The Specialness of Us

Auguste Rodin, ‘The Thinker’, 1880.

You’d probably agree that as a species, humans are special. But if you’re asked why we are special, what would you say? Most people have never thought about this in a deep way. In this post, I will try to provide an answer based on science.

The Language Facility

I would argue that we are special because we can plan the future. Sure, the future is fraught with uncertainty. But if anything, this is why we plan, whether consciously or subconsciously. We save up for rainy days, we invest our time in education, we purchase insurance, we ponder about what the future holds when we retire and plan for it one way or another. No other animals engage in planning, at least not to the extent that we do.

Why does complex planning make us special? Because it requires us to run simulations in our heads, which amount to thought experiments of actions without the need for sensory input and without generating output responses. In short, we plan in a remarkably abstract way.

I argue that it is this complex, abstract form of planning that makes us special. Not only is it unique in the animal kingdom, but it also requires the facility of a well-developed language that we and only we possess. By well-developed language, I mean a language system with all the richness of a grammatical structure.

Why is grammar so pivotal for humans? Anyone who have traveled abroad knows that to communicate basic needs or ask for directions, you need to know a few referring words, supplemented with hand gestures. But to communicate about things not in the here and now, things more abstract, you need much more. You need to understand how to use grammatical structure. Grammar is essential for verbal utterances to convey ideas more complex than is possible with protolanguage, especially if more than two people are communicating. Grammar is the “killer app” of our species.

In short, what makes us special is that we are blessed with a complex brain that is able to acquire grammar that in turn enables us to plan, to run simulations in our heads about actions without the need for sensory input or generating output responses. In other words, a super-imaginative brain. 

Sophisticated language is one trait particular to humans, and our brains reflect that. Broca’s area, responsible for speech, and Wernicke’s, which is dedicated to understanding spoken language, are proportionally larger in humans than in non-human primates. Image credit:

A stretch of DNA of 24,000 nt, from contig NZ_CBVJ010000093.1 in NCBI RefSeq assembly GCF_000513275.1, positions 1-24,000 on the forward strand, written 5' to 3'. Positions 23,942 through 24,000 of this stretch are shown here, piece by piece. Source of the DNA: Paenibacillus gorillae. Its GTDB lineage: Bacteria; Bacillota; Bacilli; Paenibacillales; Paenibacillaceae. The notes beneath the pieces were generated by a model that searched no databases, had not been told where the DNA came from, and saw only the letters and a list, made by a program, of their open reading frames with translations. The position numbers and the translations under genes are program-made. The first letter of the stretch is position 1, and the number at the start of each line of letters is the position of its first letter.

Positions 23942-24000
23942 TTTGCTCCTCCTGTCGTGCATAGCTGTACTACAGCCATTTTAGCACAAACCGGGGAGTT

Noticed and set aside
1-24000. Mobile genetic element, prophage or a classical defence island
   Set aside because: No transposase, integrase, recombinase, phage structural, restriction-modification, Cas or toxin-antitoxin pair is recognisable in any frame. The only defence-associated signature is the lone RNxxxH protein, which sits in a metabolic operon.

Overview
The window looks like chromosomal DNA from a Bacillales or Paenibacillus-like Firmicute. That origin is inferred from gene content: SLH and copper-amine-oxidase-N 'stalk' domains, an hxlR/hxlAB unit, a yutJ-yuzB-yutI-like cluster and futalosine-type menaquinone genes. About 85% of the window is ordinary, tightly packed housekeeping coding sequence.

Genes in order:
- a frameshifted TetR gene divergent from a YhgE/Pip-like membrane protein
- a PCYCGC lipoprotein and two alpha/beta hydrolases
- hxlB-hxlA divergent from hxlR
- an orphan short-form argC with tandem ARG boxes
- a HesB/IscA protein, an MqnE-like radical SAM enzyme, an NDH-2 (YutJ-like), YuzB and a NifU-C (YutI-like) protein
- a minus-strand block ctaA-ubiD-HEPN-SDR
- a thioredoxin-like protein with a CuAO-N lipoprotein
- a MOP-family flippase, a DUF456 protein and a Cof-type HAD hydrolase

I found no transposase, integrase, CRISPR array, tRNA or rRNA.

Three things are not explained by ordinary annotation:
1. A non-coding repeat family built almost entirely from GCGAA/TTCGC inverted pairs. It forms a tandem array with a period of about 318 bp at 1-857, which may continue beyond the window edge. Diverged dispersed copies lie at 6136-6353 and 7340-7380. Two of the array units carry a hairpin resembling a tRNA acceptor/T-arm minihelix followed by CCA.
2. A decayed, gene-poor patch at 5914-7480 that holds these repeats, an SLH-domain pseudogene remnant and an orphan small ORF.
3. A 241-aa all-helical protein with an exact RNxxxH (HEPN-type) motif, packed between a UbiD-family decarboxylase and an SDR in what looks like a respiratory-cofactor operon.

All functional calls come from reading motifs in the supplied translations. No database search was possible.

Mathematics is a Language

What I call a grammatical structure is in fact a descriptive/communicative manifestation of a mental structure for modeling or imagining the world.

Go over this sentence again; it has wonderful implications.

When we think of language, we think of vowels, consonants, sentences etc. But mathematics, the manipulation of abstract symbols, is also a language and a very powerful one at that. It is the way we understand the laws of nature, without which we have no way to grasp abstract concepts like velocity, momentum, relativity, quantum effects and so on. Mathematical thinking is essentially another manifestation of the brain’s simulation ability, but in the realm of the quantitative/relational/logical rather than the descriptive/communicative.

So, the upshot is this: we are special because we possess a complex brain that has a remarkable mental capacity for imaginations, to run simulations in our heads and to manipulate scenarios that are descriptive/communicative (grammar) as well as quantitative/relational/logical. Even more remarkable, brain size isn’t the main thing. We don’t have the highest brain-to-body mass ratio (that honor belongs to the tiny shrew). But we have a brain, whose complexity and sophistication put other animals – even our closest relative, chimps – in the shade.  And that has made all the difference. It has allowed our species to coordinate actions across time and space, it has enabled even average Joe to plan for his retirement decades away, and it has given us a rich vocabulary of mathematics that has powered our science and engineering in dazzling ways.

We are indeed special and we should celebrate the wonder of that fact, as the poet Walt Whitman’s did in his celebrated poem, “Song of Myself.”

“I celebrate myself, and sing myself,
And what I assume you shall assume,
For every atom belonging to me as good belongs to you.

~ from “Song of Myself” in Leaves of Grass.

Further study

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